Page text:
February: the real start of 'bulb season'
Despite usually only having 28 days, February can feel like a very long month for those of us who are longing for longer and warmer days. Even if it’s not been really cold and snowy, the last winter months can often fell relentlessly dark and damp. I, for one, am looking forward to the simple pleasure of going outside without a coat!
This month's star plants
Despite the vagaries of our winter weather, the arrival of February takes us a step closer to the most important season for the garden: spring. February is also the month that heralds the real start of ‘bulb season’, with snowdrops (Galanthus) coming just before the ever-cheery daffodils (Narcissi).
Few gardens are without a bulb or two, but if you have the chance why not visit an open garden with a particularly good snowdrop display? We have lots to choose from locally, including Little Ponton and Easton Walled Gardens near Grantham, and Barnsdale Gardens in Rutland. It's also worth giving some thought to which bulbs you'd like to buy and plant when they are available in early autumn.
Elsewhere in the garden, there are other plants also putting on a show for us. Many of the stars of January are still standing proud, most notably the dogwoods (Cornus), witchhazels (Hamamelis), and Helebores (Heleborus). They are now joined by Bergenia, Cyclamen, and Daphne. Look carefully, and we will also start to see signs of spring bud on many trees and shrubs. The odd herbaceous perennial will also be thinking about putting up their first tentative shoots, particularly if they are in a more sheltered part of our gardens.
This month's garden jobs
As for jobs for the month, it really depends on the weather. If we have a mild and dry spell, a few of us may be tempted to dust off the lawnmowers to give our lawns the first trim of the year. Keep the blades at their highest setting if this is something you plan to do. If, however, we are subjected to very wet or very cold weather it is probably a good idea to be patient. Frosty grass is easily damaged, and wet soil can very quickly become compacted if it is walked on excessively.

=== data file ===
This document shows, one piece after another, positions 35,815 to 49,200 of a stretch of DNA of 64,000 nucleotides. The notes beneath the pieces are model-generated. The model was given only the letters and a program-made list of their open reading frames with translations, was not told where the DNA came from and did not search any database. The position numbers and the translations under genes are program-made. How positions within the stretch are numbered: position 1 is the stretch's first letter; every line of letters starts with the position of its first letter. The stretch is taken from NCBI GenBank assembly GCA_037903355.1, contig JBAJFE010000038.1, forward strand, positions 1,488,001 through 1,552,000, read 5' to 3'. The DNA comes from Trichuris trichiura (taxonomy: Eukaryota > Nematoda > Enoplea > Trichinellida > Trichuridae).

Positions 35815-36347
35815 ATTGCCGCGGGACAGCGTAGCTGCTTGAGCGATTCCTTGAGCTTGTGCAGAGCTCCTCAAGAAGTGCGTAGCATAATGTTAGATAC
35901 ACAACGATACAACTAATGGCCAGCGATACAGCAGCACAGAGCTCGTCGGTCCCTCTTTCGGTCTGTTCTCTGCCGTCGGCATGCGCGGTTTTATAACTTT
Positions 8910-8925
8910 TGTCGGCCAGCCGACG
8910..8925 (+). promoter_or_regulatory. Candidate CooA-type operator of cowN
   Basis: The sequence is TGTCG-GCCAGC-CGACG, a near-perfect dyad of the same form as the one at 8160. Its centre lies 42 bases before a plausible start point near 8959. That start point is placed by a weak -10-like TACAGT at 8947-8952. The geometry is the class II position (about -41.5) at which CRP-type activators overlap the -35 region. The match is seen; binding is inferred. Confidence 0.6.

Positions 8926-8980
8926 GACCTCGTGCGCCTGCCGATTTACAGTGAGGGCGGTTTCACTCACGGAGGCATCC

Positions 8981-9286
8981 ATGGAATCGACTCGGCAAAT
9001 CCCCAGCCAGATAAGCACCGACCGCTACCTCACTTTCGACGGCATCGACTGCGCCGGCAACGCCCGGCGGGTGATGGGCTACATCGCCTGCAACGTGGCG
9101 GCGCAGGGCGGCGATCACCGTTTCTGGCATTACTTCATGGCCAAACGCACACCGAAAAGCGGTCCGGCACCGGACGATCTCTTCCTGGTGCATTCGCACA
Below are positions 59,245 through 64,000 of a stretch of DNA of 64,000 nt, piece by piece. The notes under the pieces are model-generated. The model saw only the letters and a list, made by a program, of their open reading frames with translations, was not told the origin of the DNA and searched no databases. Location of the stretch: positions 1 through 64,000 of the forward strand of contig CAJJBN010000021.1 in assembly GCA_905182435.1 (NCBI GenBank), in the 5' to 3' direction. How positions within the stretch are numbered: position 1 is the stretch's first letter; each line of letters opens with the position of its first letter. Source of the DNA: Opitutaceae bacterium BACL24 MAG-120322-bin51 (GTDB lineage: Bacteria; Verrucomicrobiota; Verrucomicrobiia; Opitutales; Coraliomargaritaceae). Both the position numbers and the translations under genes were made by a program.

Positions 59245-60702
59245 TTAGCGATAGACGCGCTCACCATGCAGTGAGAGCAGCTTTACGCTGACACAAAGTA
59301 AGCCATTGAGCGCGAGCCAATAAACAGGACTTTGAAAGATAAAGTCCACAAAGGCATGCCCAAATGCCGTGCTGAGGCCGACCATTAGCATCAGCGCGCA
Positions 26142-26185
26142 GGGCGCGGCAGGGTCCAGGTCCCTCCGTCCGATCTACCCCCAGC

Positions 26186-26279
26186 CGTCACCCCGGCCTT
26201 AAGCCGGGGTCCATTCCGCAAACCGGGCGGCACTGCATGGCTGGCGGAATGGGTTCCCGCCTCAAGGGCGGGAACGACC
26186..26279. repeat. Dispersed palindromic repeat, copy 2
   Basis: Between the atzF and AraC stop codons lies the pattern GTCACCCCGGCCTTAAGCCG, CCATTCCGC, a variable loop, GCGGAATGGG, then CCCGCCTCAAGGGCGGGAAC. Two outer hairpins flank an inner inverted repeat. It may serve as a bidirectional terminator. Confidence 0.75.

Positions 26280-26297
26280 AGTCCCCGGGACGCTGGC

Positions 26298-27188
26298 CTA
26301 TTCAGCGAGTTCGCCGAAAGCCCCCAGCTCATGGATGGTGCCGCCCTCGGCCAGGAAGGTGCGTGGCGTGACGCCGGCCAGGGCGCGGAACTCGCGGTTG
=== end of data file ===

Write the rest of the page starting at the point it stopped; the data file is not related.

The last few winters here in South Lincolnshire seem to have been particularly windy, and if this is the case for February it is well worth spending a few minutes to check our trees and shrubs for signs of storm damage. Any broken or damaged stems or branches should be attended to promptly to reduce the risk of disease.
There are also a few other pruning jobs that we may like to consider. If we have autumn-fruiting raspberries then now is the ideal time to cut the canes down to ground level. Similarly, any Clematis which flower entirely on the current season’s growth (e.g. Clematis tangutica, Clematis x jackmanii, and Clematis viticella) should be cut to just above the lowest pair of buds on each stem- basically removing the entirety of last year’s growth. Other Clematis should be left alone at this time of year, so if in doubt it is probably better to leave things alone.
Other than that, there really aren’t too many essential jobs in the February garden. It is, however, a good time to consider any changes we would like to make to our gardens over the coming months. So, whilst we wait for spring to begin, let’s get busy making plans.
Whatever the weather this February, I hope you are able to enjoy your garden this month.
Tythorne Garden Design provides professional fixed-fee garden design solutions for customers in Grantham, Stamford, Newark and surrounding areas. Let's see how we can help you to enjoy your garden more. Call us on 07900 224 239 or 01529 455 355.